Gino Severini (1883-1966) is one of the major figures in twentieth century Italian art. His exhibition at London’s Marlborough Gallery in 1913 was a success de scandale, provoking critical acclaim and bewilderment in the popular press. It was not until 1969, when Eric Estorick organised a retrospective of 72 works at the Grosvenor Gallery, that Severini’s work was seen again in Britain.
This exhibition of 20 paintings and 16 works on paper represented the range of Severini’s subject matter from 1910 to 1920: dancers, abstractions, urban scenes, war images, portraits and still lifes. The evolution of Severini’s painting in this decade of political and artistic upheaval is both fascinating and distinctive. Severini was known in 1909-10 for Post-Impressionist canvases of the Paris landscape. He then became a founding Futurist and one of the movement’s most accomplished painters before his adoption of Cubism in 1916-17. By 1920 his paintings were ordered by classical principles and geometric form.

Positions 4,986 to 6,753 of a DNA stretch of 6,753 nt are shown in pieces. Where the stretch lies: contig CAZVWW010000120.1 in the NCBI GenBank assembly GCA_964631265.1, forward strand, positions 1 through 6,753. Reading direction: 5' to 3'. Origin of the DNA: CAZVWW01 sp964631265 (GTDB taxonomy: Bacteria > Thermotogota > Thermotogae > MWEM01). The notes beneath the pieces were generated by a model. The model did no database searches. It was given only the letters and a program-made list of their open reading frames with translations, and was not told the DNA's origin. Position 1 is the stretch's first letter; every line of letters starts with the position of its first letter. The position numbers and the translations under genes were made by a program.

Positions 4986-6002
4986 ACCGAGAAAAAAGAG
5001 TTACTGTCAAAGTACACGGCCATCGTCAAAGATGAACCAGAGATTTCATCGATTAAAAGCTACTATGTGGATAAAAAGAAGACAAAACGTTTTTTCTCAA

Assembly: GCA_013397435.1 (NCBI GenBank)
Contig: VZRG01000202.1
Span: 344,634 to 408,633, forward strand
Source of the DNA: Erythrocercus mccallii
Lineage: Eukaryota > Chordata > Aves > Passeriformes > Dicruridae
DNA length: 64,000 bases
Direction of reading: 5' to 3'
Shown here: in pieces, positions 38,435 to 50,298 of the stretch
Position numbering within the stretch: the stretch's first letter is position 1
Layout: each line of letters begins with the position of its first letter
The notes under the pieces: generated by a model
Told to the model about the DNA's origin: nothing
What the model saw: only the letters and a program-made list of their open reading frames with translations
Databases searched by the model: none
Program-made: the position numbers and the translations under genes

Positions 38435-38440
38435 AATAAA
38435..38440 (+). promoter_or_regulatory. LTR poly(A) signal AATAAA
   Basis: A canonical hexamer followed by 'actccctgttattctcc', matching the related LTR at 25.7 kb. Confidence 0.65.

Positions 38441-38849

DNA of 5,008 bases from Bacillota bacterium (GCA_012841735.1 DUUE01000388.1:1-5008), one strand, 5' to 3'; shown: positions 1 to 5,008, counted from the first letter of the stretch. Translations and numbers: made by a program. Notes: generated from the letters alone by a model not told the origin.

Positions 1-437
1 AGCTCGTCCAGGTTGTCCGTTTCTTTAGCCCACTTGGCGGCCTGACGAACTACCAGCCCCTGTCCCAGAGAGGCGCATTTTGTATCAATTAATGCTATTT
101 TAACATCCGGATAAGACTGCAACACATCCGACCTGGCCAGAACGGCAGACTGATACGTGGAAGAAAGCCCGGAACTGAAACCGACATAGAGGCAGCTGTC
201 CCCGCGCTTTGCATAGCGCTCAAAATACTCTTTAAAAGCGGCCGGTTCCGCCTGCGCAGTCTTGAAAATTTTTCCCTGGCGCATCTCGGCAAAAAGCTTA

Severini was born in Cortona, Tuscany. Expelled from school he was encouraged by his family to paint and studied in the studio of Giacomo Balla in Rome. Severini first exhibited in 1904, moving to Paris in 1906 where he became an important point of contact between French and Italian avant-garde artists and writers. He signed the first manifesto on Futurist painting in 1910 and remained a central figure in the Futurist group until the First World War, after which he grew closer stylistically to Juan Gris and Pablo Picasso, with whom he was frequently in contact. In 1921 he published a book on painting theory, From Cubism to Classicism, returning to a more ordered figurative style until the 1950s and 1960s.
The exhibition was a National Touring Exhibition from the Hayward Gallery.